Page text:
Sepa will give customers greater control over banking
Sepa, the new Single Euro Payments Area regulatory initiative, will change the way we bank from February
“Whether it’s Munich or Mullingar, the money will be in the recipient’s account the next day. And the bank can’t charge 28 cent for the domestic payment and €2 for the Munich payment. The cost will be exactly the same.”
So while different banks can currently charge different fees for electronic transfers, under Sepa, they cannot charge more to transfer money within the 33-country area than it does for a domestic transfer. In fact, these charging structures are in regulation already ahead of the switchover, but next February will see the start to solidify across the zone.
Another Sepa feature is that when you receive an electronic euro payment, you must receive the full amount into your account, says Foley.
“Previously when you sent a cross-border payment, the receiving bank would deduct a fee for receiving that as an incoming foreign payment, but they can’t do that any more.” The sum will arrive intact into your account.
So what else does Sepa mean for Irish consumers? Well, for those with an overseas property who, till now, had been told they needed a bank account in that country from which to pay electricity or property management fees, they can now ditch that account.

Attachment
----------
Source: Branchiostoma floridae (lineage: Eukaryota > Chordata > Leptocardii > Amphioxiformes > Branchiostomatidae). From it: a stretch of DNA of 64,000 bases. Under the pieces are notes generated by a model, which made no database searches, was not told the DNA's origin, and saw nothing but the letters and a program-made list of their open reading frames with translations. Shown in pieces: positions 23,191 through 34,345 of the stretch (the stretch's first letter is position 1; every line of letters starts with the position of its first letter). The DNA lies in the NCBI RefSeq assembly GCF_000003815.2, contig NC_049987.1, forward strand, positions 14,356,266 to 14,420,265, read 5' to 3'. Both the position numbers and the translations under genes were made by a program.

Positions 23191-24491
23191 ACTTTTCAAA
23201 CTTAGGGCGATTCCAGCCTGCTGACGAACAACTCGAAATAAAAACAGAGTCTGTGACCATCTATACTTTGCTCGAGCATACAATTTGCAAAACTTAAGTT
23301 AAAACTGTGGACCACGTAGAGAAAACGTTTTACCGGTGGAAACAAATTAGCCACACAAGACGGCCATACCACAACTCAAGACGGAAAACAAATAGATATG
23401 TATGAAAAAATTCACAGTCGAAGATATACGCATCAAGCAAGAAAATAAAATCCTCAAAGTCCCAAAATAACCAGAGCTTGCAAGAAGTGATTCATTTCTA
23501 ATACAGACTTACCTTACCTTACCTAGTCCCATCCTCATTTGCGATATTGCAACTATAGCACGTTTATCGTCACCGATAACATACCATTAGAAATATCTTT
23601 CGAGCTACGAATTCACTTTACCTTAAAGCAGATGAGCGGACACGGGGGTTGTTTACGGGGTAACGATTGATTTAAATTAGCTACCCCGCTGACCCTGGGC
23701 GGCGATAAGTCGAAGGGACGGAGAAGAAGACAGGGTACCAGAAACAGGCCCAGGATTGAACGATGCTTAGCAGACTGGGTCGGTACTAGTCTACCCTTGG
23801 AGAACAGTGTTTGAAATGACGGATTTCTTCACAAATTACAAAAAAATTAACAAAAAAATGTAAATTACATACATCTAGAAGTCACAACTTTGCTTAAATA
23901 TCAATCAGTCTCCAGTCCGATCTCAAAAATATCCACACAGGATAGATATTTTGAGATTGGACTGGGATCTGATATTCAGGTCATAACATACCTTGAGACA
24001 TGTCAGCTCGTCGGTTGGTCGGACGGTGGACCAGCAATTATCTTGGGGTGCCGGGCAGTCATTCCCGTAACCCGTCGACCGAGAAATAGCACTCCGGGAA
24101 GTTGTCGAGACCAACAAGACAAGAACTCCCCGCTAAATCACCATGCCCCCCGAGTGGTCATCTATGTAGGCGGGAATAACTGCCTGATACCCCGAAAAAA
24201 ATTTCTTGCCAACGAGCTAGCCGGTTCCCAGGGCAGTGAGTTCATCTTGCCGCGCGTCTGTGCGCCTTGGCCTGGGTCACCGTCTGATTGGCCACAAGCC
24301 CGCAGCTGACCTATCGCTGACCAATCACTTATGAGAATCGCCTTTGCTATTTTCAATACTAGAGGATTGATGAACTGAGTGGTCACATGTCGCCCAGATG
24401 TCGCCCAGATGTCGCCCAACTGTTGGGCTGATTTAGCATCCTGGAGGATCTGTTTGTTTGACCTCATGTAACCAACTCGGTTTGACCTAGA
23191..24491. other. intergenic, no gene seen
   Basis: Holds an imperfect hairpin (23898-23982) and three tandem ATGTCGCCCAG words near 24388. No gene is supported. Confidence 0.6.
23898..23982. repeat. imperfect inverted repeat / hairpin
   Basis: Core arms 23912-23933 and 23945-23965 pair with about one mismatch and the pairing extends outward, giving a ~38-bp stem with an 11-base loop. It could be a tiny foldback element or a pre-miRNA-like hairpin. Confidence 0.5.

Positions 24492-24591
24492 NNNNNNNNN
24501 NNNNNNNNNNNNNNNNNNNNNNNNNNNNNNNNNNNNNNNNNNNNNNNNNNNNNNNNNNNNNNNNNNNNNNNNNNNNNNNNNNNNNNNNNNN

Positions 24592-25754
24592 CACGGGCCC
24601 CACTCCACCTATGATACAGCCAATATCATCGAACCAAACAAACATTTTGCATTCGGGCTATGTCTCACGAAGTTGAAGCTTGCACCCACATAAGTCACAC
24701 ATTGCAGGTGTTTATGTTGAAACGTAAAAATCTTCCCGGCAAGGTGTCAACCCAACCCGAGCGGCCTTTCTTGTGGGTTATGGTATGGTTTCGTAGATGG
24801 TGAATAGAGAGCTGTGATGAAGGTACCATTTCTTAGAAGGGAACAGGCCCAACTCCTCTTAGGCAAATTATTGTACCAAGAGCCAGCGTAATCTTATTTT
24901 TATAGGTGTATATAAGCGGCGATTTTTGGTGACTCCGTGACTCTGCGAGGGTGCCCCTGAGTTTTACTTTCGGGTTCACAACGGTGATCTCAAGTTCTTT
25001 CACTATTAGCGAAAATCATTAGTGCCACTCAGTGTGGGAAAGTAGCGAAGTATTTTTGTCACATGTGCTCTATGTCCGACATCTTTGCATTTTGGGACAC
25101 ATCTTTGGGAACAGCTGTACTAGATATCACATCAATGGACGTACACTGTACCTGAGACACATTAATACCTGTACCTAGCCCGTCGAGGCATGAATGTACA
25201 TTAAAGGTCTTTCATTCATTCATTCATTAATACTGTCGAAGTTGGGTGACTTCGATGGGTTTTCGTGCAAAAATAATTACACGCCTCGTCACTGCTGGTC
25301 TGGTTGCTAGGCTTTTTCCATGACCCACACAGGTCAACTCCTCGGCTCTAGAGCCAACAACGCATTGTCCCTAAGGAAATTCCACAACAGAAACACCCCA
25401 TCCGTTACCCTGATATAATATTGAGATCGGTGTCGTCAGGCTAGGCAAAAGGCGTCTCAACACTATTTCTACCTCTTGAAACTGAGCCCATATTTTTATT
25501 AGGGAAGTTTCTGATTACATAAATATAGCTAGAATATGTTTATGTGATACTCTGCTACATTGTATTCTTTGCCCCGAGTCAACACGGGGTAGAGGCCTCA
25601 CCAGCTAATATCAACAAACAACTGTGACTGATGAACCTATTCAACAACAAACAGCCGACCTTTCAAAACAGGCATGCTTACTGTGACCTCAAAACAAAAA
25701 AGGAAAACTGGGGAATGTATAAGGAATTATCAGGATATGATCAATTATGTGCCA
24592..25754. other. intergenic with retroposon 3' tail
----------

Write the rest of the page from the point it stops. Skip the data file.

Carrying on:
“If you have a house in France and are required to pay a direct debit in France, traditionally you had to go to a French bank and open up a French bank account, get French online banking and a French bank statement, and all the costs that go with that,” Foley says .
“Under Sepa, for euro countries collecting euro, it will become mandatory from February 1st that they use the Sepa direct debit scheme to collect those.”
“So, if you go to Spain next year and decide to buy an apartment,” he adds, “you will have the capability to give your Irish bank account details and they will be able to collect direct debits from your Irish bank account.”
Pay into Irish account
The change will also bring ease to students or workers in the 33-country area who, under Sepa, will no longer be obliged to set up an in-country bank account. They can simply pay their bills from, or have their wages lodged to, their Irish bank account.
Of course, the reverse is also true. Students and workers from the 33-country area living in Ireland will no longer need to set up an Irish bank account, says AIB’s Vance.
“What was happening was that a Polish person working for an Irish company would have their wages paid into an Irish bank and then they might repatriate some of the money to their home account,” says Vance. “Now, workers can ask their employers to pay their wages into a foreign bank account.”
All going well, the changes should shake up the market, Rice says. “There’s nothing stopping you from paying your Irish electricity bill from an account in Portugal if you think the Portuguese bank is better value.